Neither camera does well at the higher ISO’s, so forget about the advertised maximum ISO 3200 on these cameras unless you can put up with the grainy look of high amounts of noise. (The P7000 has a Hi 1 setting that simulates ISO 6400 which is way too noisy for any self-respecting photographer to ever use.)

Viewfinder and LCD Monitor

Both cameras have a “dumb” built-in optical viewfinder. No shooting data is displayed in the viewfinder and neither covers anywhere near 100% of the actual image area. They both zoom with the lens.

You’ll use the optical viewfinder only when bright light makes the LCD monitor too difficult to view or when you need the extra stability you get with a third point of contact between you and the camera: the viewfinder resting against your eye.

The LCD monitor is a mixed bag. Each camera has its strengths and weaknesses. The Nikon P7000 has a larger monitor (3-inches vs. 2.8-inches on the Canon) and, with 921,000 pixels,  it is a much higher resolution display than the Canon with it’s mere 461,000. That extra resolution makes it easier to view image detail to check focusing accuracy.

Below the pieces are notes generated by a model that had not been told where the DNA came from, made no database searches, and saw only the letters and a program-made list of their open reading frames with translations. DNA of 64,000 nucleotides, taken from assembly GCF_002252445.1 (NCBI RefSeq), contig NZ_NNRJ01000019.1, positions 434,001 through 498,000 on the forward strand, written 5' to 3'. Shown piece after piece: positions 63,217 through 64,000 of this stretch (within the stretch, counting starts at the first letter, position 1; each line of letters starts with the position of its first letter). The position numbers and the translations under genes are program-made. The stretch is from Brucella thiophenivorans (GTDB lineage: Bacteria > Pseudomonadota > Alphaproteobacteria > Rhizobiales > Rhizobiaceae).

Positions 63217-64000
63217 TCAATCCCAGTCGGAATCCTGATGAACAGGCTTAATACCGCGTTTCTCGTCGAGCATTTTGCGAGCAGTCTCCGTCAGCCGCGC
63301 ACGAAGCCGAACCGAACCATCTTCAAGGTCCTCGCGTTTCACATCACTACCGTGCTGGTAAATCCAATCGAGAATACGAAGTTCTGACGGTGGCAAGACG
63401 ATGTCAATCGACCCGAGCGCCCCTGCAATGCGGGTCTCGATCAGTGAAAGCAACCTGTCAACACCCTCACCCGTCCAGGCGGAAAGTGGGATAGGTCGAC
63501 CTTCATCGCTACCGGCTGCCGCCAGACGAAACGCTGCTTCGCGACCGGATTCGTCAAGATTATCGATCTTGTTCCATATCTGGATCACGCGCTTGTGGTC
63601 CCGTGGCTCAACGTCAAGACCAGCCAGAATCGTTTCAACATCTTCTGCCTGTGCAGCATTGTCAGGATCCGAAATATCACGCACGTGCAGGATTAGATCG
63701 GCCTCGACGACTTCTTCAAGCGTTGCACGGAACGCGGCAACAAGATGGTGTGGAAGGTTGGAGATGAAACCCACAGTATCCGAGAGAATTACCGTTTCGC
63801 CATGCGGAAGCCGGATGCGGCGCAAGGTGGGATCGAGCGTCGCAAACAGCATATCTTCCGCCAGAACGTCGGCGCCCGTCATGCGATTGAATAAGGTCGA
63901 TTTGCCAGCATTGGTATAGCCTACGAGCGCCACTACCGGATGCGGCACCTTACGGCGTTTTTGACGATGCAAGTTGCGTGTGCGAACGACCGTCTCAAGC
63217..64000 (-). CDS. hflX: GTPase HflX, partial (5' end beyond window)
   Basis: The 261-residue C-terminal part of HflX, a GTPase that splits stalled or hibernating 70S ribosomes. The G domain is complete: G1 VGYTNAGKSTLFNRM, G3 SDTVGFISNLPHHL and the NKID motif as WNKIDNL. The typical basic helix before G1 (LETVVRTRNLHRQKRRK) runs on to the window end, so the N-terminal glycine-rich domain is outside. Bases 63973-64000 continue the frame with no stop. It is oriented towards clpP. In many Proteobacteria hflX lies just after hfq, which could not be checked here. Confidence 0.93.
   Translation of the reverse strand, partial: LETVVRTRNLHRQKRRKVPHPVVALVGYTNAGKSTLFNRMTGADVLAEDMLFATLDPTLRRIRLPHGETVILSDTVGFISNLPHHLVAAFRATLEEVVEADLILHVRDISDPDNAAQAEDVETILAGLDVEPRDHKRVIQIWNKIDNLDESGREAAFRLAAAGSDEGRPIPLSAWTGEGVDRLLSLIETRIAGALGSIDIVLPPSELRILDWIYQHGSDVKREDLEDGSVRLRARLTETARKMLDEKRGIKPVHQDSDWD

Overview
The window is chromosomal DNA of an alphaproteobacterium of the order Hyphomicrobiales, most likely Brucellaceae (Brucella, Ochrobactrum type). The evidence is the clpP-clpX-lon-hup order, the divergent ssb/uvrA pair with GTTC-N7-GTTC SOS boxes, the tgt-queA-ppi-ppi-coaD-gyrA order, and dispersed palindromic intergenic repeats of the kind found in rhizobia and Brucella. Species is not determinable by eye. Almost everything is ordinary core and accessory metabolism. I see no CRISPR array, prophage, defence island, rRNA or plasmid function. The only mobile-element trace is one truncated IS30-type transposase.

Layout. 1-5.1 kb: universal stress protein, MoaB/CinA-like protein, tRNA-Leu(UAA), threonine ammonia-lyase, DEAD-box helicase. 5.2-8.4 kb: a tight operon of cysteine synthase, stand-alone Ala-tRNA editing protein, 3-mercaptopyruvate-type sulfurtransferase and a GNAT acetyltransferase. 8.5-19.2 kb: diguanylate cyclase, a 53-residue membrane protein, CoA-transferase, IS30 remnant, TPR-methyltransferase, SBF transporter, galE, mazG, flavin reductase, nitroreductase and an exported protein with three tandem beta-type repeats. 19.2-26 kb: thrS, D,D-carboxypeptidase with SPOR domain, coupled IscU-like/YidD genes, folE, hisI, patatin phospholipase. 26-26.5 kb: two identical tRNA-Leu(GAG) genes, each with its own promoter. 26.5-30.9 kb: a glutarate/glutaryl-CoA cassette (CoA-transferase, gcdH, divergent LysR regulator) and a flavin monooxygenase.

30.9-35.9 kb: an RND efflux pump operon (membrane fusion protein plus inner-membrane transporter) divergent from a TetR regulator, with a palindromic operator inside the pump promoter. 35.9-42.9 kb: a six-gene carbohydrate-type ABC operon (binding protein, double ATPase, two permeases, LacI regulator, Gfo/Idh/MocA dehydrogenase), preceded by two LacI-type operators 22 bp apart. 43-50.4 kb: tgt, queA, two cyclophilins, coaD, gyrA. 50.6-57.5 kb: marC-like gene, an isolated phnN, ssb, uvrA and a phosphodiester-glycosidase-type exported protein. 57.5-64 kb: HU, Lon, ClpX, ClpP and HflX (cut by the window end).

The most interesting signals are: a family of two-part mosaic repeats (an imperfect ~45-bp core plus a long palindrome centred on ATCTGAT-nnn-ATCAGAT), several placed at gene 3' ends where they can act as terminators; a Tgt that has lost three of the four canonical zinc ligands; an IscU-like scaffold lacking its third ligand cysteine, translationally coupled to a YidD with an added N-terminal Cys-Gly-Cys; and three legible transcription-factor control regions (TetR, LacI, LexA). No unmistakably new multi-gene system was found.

The Canon G12 does have one big advantage: the articulated LCD. The   LCD can be swung out nearly 180-degrees from the camera body and it can be rotated 270-degrees. That gives the G12 an advantage over the P7000 when shooting overhead or at ground level.

Because it is has only a small hinge to support it, the G12′s articulated LCD seems more susceptible to damage. It is safest when tucked up against the camera – the same position as the P7000′s fixed-position LCD.

When shooting, the G12′s LCD monitor covers 100% of the image while the P7000′s covers only 98%. Most photographers will discover that this is not a significant difference – especially considering that these are compact cameras which you’ll be holding at arms length while photographing.